2001 Angélus, St-Emilion

SKU #1008273 93 points Robert Parker's Wine Advocate

 A brilliant performance by Hubert de Bouard, the 2001 Angelus is a more restrained and deliniated version of the 2000...Its deep purple color is followed by a rich nose of creosote, charcoal, blackberries, plums, cassis and espresso roast. Elegant, medium bodied and rich, with a measured ripeness and moderate structure in the pure, nicely proportioned finish...beautifully put together. Anticipated maturity: 2007-2017.  (6/ 2004)

92 points Wine Spectator

 Intense aromas of earth, spice and new wood with fruit. Full-bodied and chewy with plenty of fruit and vanilla. Rich and exciting. Long finish. Angélus is a consistent winner and did well here.  (3/ 2004)

91 points Stephen Tanzer's International Wine Cellar

 Ruby-red. Very ripe, sweet aromas of redcurrant, roasted plum, truffle, smoke and game, lifted by a floral nuance. Lush, sweet and fat, with a seamless texture and lovely balance. Flavors of blackberry, raspberry, tobacco and chocolate. Finishes with rather suave, building tannins and excellent length.  (5/ 2004)

K&L Notes

Sweet, meaty, smoky aromas. Toasty and spicy. Seems like it has everything in proper proportions. Showed well at UGC tasting with chocolately flavors. Excellent wine and one of our favorites of the right bank.

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Price: $175.00

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Varietal:

Cabernet Sauvignon and Blends

- Cabernet Sauvignon has come a long way from its role as a blending varietal, however dominant, in the wines of Bordeaux. Today it is the most planted red varietal in the world. Identified as a descendent of Cabernet Franc and Sauvignon Blanc, the late-ripening Cabernet Sauvignon needs to be planted in warmer climates to fully ripen. Its small berries can easily be identified for their distinctive blue color, thick skins and high tannins. And while the varietal has its own definitive characteristics: green pepper-like aromas and black currant flavors among them, it is perhaps most prized for its ability to convey terroir, vintage and winemaking. A relatively new varietal, Cabernet Sauvignon started making inroads into the wines of the Médoc and Graves in the late-18th century. Today it is also dominant in the up-and-coming Entre-Deux-Mers region of Bordeaux and can also be found in Southwest France. It is the companion varietal to Sangiovese in Italy's Super Tuscans and is planted all over Europe, stretching to lesser-known winegrowing regions like Russia and Lebanon. In the Americas Cabernet Sauvignon has found champions in every nook and cranny of California and among winemakers in Washington, where it complements plantings of Merlot. In South America, Cab thrives in Chile, but can also be found in smaller amounts in Argentina and even in Mexico.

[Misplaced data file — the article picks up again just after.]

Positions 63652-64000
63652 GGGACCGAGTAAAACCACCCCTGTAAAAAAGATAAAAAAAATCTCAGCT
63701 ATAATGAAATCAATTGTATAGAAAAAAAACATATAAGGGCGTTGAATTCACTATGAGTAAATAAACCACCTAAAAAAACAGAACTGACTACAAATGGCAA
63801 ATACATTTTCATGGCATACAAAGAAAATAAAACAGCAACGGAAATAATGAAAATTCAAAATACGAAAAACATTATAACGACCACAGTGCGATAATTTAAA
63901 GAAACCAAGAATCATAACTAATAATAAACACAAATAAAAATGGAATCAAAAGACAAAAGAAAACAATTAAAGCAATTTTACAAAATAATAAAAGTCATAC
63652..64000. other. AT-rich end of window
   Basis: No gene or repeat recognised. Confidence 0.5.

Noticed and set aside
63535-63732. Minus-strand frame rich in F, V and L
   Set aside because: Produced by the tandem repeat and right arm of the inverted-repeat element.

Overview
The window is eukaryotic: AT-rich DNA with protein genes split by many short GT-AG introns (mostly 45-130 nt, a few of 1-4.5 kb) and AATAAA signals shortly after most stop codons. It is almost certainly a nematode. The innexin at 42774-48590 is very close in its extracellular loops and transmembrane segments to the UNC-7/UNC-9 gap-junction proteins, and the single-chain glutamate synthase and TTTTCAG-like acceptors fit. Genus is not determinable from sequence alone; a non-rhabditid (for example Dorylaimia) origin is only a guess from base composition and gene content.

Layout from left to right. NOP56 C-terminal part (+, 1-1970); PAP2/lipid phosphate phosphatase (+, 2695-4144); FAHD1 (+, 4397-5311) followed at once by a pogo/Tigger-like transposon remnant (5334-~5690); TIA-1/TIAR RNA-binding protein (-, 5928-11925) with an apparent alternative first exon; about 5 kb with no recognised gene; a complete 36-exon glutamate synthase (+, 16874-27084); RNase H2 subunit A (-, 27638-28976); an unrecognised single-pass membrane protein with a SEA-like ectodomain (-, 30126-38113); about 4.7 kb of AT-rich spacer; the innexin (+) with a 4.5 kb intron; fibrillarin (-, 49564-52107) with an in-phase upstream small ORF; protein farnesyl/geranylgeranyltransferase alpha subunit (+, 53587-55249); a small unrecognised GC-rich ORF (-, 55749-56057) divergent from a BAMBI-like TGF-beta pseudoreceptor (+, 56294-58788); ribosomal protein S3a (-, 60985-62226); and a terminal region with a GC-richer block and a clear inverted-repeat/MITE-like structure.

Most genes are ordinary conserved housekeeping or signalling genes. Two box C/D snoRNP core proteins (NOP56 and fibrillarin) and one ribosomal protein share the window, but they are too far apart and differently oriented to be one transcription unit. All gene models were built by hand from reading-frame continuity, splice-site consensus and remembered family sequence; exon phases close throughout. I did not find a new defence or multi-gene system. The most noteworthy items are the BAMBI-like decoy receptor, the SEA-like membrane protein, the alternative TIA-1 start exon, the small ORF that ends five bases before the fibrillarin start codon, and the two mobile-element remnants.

Country:

France

- When it comes to wine, France stands alone. No other country can beat it in terms of quality and diversity. And while many of its Region, Bordeaux, Burgundy and Champagne most obviously, produce wine as rare, as sought-after and nearly as expensive as gold, there are just as many obscurities and values to be had from little known appellations throughout the country. To learn everything there is to know about French wine would take a lifetime. To understand and appreciate French wine, one only has to begin tasting them. Click for a list of bestselling items from all of France.
Sub-Region:

Bordeaux

- View our bestselling Bordeaux.
Specific Appellation:

Saint Emilion